Cancer insurance can bring you peace of mind, but whether it's
right for you depends on your family medical history and your
As supplemental medical coverage, cancer insurance typically
costs about $20 to $40 per month and will pay the cost of those
things medical insurance typically doesn't cover.
Out-of-pocket medical costs -- such as co-payments, co-insurance
or deductibles -- are increasing, creating a gap that patients must
takes over. Alex Bagby, director of health products at Oklahoma
City-based American Fidelity Assurance Company, says many people
need supplemental insurance to help with the costs.
Cancer insurance also covers expenses a typical medical
insurance plan won't pick up. For instance, it may cover you if you
seek care outside your health plan's provider network. It also may
cover transportation to and from the hospital and pay your mortgage
if you can't work while undergoing treatment. For people who are
diagnosed with late-stage cancer, it may cover experimental
treatments that typically aren't covered by standard health
The National Cancer Institute has information on
various types of cancer and treatment
Types of cancer insurance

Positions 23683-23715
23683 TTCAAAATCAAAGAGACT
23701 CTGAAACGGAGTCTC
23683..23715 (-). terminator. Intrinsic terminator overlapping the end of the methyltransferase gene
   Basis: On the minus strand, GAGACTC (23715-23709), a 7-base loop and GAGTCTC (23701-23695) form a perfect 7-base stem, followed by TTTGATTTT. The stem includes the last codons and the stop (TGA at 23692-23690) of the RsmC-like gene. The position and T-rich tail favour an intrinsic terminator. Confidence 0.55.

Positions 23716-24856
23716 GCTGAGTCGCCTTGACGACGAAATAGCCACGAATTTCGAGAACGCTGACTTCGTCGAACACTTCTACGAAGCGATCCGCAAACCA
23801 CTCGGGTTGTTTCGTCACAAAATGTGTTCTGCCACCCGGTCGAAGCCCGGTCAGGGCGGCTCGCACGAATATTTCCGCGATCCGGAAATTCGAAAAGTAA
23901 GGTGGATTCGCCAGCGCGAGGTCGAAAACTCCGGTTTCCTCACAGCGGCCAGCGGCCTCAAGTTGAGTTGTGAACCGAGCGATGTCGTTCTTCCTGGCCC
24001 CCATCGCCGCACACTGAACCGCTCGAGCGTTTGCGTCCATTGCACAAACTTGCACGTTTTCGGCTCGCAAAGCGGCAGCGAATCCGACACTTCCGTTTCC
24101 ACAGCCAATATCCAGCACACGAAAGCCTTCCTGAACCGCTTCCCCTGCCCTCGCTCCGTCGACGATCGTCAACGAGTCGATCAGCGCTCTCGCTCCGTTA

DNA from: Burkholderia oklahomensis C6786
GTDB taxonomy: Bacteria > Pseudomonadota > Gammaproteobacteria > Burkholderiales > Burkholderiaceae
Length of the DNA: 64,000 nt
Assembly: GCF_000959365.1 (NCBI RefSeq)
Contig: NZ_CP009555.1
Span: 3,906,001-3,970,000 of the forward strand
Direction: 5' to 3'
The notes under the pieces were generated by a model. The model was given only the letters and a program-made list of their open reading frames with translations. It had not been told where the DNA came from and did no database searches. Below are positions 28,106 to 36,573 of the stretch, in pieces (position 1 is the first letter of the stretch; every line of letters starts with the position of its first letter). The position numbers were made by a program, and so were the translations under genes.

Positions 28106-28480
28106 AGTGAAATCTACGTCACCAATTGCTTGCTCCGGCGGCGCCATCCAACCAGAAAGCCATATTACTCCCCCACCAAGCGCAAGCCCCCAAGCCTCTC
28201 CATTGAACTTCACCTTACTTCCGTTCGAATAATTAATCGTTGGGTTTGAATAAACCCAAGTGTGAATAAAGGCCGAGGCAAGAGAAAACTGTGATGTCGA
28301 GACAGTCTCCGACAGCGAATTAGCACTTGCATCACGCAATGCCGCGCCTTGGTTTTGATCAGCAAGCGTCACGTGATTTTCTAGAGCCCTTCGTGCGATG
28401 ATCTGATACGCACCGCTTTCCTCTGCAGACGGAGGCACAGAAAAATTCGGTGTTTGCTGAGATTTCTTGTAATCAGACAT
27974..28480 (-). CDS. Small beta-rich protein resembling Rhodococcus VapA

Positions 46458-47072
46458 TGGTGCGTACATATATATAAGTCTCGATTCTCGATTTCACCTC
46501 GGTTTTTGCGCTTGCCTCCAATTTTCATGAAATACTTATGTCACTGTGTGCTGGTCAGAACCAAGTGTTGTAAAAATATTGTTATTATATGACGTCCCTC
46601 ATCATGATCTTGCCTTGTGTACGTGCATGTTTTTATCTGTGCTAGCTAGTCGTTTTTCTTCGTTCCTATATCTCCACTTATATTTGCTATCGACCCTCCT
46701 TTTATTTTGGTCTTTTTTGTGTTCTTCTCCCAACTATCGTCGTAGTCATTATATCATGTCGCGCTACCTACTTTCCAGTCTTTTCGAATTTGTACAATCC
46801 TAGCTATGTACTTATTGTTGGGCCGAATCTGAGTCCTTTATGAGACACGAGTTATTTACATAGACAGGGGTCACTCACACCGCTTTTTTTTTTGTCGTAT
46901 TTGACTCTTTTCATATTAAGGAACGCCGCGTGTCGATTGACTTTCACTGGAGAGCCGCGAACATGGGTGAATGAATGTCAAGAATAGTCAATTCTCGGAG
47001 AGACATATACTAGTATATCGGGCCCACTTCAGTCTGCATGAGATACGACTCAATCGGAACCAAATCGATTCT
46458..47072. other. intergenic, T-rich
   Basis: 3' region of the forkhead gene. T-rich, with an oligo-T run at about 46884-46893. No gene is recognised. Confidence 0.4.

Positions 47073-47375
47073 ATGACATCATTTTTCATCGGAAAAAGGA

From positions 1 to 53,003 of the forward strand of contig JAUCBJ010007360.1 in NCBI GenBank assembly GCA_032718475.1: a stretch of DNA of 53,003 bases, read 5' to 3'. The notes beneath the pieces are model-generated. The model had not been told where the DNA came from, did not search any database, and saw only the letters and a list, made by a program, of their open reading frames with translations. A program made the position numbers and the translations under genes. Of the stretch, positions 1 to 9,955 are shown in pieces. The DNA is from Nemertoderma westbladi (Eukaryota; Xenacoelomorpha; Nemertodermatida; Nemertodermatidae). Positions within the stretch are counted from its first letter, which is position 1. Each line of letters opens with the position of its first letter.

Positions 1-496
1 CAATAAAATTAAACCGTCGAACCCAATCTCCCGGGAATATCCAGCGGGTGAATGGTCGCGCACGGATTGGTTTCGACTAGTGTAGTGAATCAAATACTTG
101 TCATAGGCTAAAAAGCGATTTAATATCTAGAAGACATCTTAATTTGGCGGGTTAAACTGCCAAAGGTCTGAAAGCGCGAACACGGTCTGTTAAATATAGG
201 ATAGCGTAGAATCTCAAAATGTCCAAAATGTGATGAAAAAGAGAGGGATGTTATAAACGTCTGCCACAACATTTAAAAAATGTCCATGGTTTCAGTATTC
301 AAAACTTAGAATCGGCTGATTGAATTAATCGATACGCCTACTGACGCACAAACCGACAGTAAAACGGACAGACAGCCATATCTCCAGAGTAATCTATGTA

Three common types of cancer insurance are expense-incurred,
indemnity and lump-sum policies.
- With an expense-incurred policy, the insured gets a
percentage of expenses for all covered treatments, up to the
policy's maximum dollar limit.
- An indemnity policy covers expenses for all approved
treatments but places a fixed dollar limit on each treatment
regardless of the actual cost of care.
- With a lump-sum plan, you get the amount you are insured for
in one payout if you are diagnosed with cancer.
If your policy reimburses you for expenses, benefits may be paid
by the day, by the treatment or for each trip to the hospital or
treatment center, says Bagby.
Under a lump-sum policy, you can use the money for anything,
whether it's a medical treatment or a vacation. If you had a
$30,000 policy, you would get a check with no questions asked about
how you plan to spend the money.
"It pays directly to the insured, with no restrictions on when
and what they spend the benefits on," says Steven Stecher,
president of Carmel, Ind.-based Washington National Insurance Co.
"It helps cover things that normal major medical plans don't
The premium you pay for a lump-sum policy isn't based on your
family history of cancer. However, you will pay more if you choose
a lump-sum payout. According to Stecher, it would cost a
35-year-old $20 a month for $30,000 in lump-sum coverage. That same
35-year-old would pay $18.60 a month for a plan where payouts were
issued per expense.
At Washington National, policyholders who choose to pay higher
premiums can buy an option that returns their money if no claims
are made after 20 years. The monthly rates are lower if a
policyholder doesn't choose the return-of-premium benefit,
Not everyone qualifies to buy cancer insurance
There is a catch with cancer insurance: You can't buy it once
you are diagnosed with cancer. Nor will you be eligible if you have